Indigenous enteric eosinophils control DCs to initiate a primary Th2 immune response in vivo.

Derek K Chu, Rodrigo Jimenez-Saiz, Christopher P Verschoor, Tina D Walker, Susanna Goncharova, Alba Llop-Guevara, Pamela Shen, Melissa E Gordon, Nicole G Barra, Jennifer D Bassett, Joshua Kong, Ramzi Fattouh, Kathy D McCoy, Dawn M Bowdish, Jonas Erjefält, Oliver Pabst, Alison A Humbles, Roland Kolbeck, Susan Waserman, Manel Jordana

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Eosinophils natively inhabit the small intestine, but a functional role for them there has remained elusive. Here, we show that eosinophil-deficient mice were protected from induction of Th2-mediated peanut food allergy and anaphylaxis, and Th2 priming was restored by reconstitution with il4(+/+) or il4(-/-) eosinophils. Eosinophils controlled CD103(+) dendritic cell (DC) activation and migration from the intestine to draining lymph nodes, events necessary for Th2 priming. Eosinophil activation in vitro and in vivo led to degranulation of eosinophil peroxidase, a granule protein whose enzymatic activity promoted DC activation in mice and humans in vitro, and intestinal and extraintestinal mouse DC activation and mobilization to lymph nodes in vivo. Further, eosinophil peroxidase enhanced responses to ovalbumin seen after immunization. Thus, eosinophils can be critical contributors to the intestinal immune system, and granule-mediated shaping of DC responses can promote both intestinal and extraintestinal adaptive immunity.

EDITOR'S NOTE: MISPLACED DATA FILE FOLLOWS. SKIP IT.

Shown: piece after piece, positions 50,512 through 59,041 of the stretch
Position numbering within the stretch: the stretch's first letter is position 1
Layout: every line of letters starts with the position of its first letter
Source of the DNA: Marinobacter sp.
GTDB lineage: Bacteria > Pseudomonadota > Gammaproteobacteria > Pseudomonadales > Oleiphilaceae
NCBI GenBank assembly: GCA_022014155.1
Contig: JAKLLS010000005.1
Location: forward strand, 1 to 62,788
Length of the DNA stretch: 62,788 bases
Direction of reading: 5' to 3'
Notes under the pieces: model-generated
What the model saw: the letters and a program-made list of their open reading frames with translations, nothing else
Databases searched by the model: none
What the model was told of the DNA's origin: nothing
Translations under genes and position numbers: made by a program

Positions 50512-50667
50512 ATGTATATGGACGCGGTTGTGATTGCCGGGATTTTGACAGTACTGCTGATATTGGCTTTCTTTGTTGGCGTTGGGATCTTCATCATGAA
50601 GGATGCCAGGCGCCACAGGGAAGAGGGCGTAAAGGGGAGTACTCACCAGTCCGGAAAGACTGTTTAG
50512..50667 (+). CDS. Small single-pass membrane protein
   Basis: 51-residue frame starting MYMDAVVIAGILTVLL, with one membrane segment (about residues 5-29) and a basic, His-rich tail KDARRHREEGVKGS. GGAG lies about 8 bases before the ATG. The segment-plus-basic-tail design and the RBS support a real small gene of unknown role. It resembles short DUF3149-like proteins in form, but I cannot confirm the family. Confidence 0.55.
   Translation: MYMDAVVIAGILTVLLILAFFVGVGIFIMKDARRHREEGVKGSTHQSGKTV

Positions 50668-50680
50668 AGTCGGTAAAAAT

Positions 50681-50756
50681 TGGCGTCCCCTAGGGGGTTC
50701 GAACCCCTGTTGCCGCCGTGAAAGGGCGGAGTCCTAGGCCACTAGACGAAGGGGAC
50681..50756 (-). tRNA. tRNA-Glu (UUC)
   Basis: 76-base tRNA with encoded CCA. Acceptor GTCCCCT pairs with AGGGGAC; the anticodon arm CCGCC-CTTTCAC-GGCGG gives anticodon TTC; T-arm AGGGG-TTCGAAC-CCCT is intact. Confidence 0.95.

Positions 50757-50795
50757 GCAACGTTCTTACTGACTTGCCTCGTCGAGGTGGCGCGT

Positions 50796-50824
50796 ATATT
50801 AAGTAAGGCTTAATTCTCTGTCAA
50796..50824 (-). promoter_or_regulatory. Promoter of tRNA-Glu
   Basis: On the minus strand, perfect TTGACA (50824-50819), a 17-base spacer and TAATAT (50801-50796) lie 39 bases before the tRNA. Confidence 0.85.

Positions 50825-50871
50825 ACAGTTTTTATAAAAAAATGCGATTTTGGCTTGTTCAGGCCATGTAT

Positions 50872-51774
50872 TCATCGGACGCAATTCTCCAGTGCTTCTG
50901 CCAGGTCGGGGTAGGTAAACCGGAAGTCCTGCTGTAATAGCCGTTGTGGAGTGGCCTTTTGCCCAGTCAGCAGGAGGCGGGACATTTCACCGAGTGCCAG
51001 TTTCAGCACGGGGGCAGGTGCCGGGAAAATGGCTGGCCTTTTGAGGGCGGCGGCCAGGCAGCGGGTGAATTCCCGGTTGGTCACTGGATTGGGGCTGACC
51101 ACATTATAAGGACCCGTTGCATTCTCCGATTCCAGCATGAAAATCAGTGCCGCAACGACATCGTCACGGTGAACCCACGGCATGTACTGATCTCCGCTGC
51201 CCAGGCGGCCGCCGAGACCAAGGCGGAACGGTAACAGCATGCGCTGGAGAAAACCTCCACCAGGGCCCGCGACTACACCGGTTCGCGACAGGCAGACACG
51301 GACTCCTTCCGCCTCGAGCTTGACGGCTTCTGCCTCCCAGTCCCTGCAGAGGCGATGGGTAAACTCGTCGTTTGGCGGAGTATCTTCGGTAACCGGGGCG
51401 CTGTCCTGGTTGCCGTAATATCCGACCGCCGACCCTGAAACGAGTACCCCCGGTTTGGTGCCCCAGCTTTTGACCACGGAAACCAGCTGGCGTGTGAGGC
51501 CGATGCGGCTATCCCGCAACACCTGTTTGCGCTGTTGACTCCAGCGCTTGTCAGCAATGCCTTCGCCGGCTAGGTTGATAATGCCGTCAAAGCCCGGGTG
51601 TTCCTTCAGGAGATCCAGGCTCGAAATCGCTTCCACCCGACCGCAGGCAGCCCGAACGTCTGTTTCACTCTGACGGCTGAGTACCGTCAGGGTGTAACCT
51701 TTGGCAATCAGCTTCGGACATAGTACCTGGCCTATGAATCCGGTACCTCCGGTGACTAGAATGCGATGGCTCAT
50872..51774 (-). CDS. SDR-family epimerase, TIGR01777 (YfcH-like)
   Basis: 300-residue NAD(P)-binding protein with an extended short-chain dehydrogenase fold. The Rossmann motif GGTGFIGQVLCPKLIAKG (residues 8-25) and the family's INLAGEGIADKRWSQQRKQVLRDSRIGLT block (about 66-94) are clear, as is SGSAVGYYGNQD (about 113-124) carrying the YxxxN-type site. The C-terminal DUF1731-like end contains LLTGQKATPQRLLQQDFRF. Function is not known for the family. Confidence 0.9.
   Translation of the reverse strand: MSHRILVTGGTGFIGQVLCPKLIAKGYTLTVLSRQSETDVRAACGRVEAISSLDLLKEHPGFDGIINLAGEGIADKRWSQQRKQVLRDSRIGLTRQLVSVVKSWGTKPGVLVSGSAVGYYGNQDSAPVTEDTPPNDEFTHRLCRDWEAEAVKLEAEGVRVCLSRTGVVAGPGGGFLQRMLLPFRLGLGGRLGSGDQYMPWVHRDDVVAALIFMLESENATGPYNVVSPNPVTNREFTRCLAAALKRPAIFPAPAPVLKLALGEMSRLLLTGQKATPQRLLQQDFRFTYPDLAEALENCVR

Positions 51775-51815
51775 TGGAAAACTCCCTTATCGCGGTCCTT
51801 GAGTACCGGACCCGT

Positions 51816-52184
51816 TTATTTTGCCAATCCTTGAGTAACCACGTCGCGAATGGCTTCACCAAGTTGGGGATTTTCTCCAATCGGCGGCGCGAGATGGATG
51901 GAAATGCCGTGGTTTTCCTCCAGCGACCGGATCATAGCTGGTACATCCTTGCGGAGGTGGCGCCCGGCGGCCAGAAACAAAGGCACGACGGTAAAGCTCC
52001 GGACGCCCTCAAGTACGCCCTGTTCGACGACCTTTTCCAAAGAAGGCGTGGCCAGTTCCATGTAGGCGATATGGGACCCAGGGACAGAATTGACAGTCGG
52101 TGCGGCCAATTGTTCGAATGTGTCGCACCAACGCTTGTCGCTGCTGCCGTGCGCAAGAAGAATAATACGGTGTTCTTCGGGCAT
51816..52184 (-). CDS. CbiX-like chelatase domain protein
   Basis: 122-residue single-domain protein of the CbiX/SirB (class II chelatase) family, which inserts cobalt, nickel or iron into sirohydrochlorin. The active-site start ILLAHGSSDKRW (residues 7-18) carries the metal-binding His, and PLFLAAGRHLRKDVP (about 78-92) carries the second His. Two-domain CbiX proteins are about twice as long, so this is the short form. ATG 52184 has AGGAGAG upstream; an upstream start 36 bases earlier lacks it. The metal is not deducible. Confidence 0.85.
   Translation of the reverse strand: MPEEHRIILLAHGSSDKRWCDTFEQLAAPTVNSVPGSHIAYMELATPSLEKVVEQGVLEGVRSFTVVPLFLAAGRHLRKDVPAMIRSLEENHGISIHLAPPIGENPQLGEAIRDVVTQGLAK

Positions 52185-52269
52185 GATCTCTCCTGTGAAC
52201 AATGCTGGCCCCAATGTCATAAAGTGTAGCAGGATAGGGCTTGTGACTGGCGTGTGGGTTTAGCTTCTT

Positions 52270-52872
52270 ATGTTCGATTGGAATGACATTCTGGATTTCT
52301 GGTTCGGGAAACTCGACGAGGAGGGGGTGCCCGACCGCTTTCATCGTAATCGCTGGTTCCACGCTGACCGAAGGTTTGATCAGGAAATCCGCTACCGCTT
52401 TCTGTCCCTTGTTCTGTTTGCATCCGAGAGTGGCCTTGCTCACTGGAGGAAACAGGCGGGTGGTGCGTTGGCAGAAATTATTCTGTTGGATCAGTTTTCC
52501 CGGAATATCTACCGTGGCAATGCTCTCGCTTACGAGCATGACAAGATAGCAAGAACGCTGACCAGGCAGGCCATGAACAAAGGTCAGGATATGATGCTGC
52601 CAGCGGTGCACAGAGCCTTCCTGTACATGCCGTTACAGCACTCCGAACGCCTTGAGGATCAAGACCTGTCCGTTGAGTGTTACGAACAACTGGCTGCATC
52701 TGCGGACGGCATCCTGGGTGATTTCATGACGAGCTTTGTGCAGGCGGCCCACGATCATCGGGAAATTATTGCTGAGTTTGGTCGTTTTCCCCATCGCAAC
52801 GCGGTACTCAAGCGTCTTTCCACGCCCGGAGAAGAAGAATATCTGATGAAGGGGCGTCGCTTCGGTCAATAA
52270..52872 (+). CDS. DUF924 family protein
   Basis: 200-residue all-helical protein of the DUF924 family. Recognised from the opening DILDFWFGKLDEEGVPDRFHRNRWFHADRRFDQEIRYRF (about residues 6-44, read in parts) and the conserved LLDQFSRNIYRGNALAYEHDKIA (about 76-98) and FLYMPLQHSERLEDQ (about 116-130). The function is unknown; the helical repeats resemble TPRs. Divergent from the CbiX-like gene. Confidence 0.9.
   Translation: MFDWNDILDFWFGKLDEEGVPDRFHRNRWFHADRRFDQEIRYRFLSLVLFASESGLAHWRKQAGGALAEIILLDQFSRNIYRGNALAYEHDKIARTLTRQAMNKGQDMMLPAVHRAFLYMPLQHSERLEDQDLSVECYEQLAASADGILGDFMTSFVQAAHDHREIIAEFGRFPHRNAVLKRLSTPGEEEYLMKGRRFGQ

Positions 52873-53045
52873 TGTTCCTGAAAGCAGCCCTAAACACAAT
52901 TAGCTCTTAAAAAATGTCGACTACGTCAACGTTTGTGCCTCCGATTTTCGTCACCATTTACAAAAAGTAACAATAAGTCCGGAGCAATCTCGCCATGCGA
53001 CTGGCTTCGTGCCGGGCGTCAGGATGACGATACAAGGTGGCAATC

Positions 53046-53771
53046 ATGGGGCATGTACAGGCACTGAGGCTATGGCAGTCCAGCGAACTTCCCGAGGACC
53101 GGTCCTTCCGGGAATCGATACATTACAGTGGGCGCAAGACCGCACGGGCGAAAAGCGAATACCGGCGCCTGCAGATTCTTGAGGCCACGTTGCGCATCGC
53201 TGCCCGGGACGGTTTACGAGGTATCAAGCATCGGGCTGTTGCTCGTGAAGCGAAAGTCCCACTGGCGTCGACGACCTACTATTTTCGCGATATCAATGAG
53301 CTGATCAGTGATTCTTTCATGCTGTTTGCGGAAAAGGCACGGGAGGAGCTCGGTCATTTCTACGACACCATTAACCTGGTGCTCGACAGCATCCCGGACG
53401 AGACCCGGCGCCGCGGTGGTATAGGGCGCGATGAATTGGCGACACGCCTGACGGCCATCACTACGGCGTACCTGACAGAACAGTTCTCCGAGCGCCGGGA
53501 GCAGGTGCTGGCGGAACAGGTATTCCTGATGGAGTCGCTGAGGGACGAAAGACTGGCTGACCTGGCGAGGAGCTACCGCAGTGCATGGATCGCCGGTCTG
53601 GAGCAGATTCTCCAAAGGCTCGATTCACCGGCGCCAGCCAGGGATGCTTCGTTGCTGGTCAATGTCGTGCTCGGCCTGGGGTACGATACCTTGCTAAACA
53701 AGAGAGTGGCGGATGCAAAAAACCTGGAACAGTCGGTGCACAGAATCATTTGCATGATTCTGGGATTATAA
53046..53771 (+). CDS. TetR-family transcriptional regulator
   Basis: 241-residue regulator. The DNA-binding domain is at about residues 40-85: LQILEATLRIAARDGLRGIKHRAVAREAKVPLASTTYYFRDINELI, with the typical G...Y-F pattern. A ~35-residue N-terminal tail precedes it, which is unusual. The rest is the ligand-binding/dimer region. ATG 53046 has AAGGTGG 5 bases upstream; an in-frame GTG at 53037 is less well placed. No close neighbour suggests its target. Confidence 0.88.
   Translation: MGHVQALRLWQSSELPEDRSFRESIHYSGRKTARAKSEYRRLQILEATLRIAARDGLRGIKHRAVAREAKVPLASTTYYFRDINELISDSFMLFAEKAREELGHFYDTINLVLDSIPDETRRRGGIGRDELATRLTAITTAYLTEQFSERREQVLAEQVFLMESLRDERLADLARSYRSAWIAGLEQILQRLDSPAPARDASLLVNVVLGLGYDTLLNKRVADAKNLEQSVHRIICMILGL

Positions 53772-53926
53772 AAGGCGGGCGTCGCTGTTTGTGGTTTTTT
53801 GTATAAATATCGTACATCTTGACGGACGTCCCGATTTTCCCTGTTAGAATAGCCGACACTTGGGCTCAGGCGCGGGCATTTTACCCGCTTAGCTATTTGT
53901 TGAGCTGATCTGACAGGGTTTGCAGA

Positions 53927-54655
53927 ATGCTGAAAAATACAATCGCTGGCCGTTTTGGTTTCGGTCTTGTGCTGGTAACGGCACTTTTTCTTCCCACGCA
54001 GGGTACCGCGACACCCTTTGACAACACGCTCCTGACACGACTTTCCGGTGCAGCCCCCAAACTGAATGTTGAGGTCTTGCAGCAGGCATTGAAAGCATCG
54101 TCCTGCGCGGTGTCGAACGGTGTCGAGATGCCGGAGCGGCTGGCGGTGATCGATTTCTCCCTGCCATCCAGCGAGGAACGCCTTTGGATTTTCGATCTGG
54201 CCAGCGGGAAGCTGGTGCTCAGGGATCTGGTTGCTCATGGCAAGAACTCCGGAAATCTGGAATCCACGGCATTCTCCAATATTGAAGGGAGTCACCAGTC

Original languageEnglish
Pages (from-to)1657-1672
JournalJournal of Experimental Medicine
Issue number8
Publication statusPublished - 2014

Subject classification (UKÄ)

  • Immunology in the medical area


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